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Fitting an electric fan to a side radiator

Suction fan kit
This suction fan is supplied in kit form with all the necessary parts for fitting it. The kit includes the fan and motor (A), with protective cover (B), wiring and electrical connectors (C), and temperature sensor and setting control (D). A dash-mounted warning light (E) and all the necessary nuts, bolts and washers (F) are also included.

Fitting an electric, thermostatically controlled fan in place of the mechanical, engine -driven type can save you fuel and allow you to regain engine power normally wasted in constantly driving the fan.

This article shows you how to fit an electric fan to a car that has a transverse engine with a side-mounted radiator - such as the Mini.

Restricted space

The compactness of the engine compartment in this type of car means that there is a restricted amount of space around the radiator area and you need to fit a special type of electric fan - a suction fan.

Also as a result of restricted space, the fan is mounted in a different way. Instead of being attached to the radiator itself, it is fitted to the inner wing, outboard of the radiator. Hence it sucks. rather than blows air through the radiator. You need to cut a hole in the cowling that covered the mechanical fan to allow air, which is forced into the engine bay when the car is travelling, to help cool the radiator so that the fan doesn't have to work all the time the engine is running.


It is a little more complicated to fit a fan to a side-mounted radiator than to a front-mounted one. You need to do some cutting and drilling to the inner wing and you also have to remove the radiator to cut out the hole in the cowling.

Fitting the temperature sensor and control unit and wiring up the system is much the same as for the other types of fan.

The procedure for fitting a Kenlowe suction fan to a BL Mini is covered overleaf. When fitting this fan, or another maker's fan, to another model of car, you should refer to the kit fitting instructions for any additional or alternative instructions.

1. Remove fan
Drain the cooling system. Release all the radiator securing bolts and lift it out of the engine bay. Remove the drive belt, fan bolts and fan, then refit the water pump pulley and fan bolts. You may have to pack out the pulley bolts with washers to make up for loss of fan thickness. Refit the belt.
2. Mark and cut wing
Rest the car on an axle stand and remove the road wheel. Find the midpoint between the upper and lower centre vent slot in the inner wing. Scribe a line 15/8in (41mm) above and below and on each side of this point to form a square. Cut out the square with a hacksaw. This lets the motor pass through the wing.
3. Rotation test
Join a wire to each fan motor terminal and touch the loose ends to the battery terminals. The motor should spin anti-clockwise viewed from the spindle side. Swap the wires on the motor if it spins the other way. Fit the shrouds over the terminals and the rubber cover over the rear of the fan motor.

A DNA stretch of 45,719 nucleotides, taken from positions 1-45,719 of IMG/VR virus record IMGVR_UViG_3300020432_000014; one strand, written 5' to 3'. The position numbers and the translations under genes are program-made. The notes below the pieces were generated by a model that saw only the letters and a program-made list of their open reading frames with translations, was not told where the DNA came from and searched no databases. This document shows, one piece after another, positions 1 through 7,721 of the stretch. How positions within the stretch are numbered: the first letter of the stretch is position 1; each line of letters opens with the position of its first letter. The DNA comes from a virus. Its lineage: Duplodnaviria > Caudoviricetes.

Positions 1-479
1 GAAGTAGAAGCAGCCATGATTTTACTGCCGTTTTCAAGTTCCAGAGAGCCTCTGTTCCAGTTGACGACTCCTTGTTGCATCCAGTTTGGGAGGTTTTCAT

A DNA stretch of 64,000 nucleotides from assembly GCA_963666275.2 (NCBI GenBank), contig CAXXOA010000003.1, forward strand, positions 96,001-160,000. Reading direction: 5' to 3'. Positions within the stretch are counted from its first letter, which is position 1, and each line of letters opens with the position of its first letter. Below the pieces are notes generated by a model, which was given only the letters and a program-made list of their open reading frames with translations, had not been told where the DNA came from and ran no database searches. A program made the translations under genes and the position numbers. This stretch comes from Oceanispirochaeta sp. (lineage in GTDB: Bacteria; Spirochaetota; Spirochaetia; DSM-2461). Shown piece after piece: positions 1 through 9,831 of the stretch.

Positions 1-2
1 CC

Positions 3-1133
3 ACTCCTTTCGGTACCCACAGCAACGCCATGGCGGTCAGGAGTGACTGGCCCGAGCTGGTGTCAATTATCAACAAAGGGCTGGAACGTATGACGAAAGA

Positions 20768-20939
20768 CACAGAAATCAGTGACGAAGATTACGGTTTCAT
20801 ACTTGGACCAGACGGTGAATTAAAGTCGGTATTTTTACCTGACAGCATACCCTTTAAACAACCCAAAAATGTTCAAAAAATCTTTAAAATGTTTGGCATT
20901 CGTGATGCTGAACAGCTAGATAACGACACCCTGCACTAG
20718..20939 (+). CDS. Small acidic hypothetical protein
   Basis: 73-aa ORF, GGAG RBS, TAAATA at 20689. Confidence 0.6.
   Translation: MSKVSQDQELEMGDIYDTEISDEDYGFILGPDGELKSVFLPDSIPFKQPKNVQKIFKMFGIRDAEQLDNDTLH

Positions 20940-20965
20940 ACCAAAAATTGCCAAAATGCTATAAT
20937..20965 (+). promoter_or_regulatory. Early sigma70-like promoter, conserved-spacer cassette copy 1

4. Fit the motor
Attach the specially shaped brackets to the motor. Offer the assembly up to the wing,a nd mark and drill four 8mm holes in the wing. Secure the motor and bracket to the wing making sure the nuts and bolts are tight. Fit the fan to the motor spindle with the side marked 'S' nearest to the radiator.
5. Radiator shroud
Mark out the section to be removed on the radiator shroud. The side to cut out is the one nearest to the front of the car. The entire side of the cowling should be cut out using a hacksaw but leave the flanges that attach to the radiator (see diagram). Refit the radiator back into position.
6. Fitting sensor
Refit the radiator bottom hose. Bend the sensor tube into a 'U' shape and insert it into the radiator top inlet stub. Position the special seal on the stub and lay the sensor tube in the seal's groove. Position the hose and Jubilee clip over the seal and sensor tube and tighten the clip. Fill with coolant.
7. Thermal control
Fit the thermal control to its bracket making sure the sensor tube emerges next to the bracket. You should then mount the bracket on the bodywork as near to the sensor as possible. Make sure the coiled sensor tube can't rub on any other components. Fit the over-ride switch to the dash.
8. Wiring up
Run the red/black motor wire to an ignition-controlled feed. Run the green/black motor wire to the NO thermal control terminal and then another wire from there to the dash switch 4B terminal. Run a live feed to the dash switch 3A terminal. Earth the control box C and indicator light 5B terminal.
9. Testing
Turn the control knob fully clockwise. Run the engine until the temperature gauge is halfway between normal and hot. Turn the control anti-clockwise until the fan starts. The fan should switch off before the needle returns to the normal position. Lock the switch in position with the screw provided.
Engine Block 18 minutes
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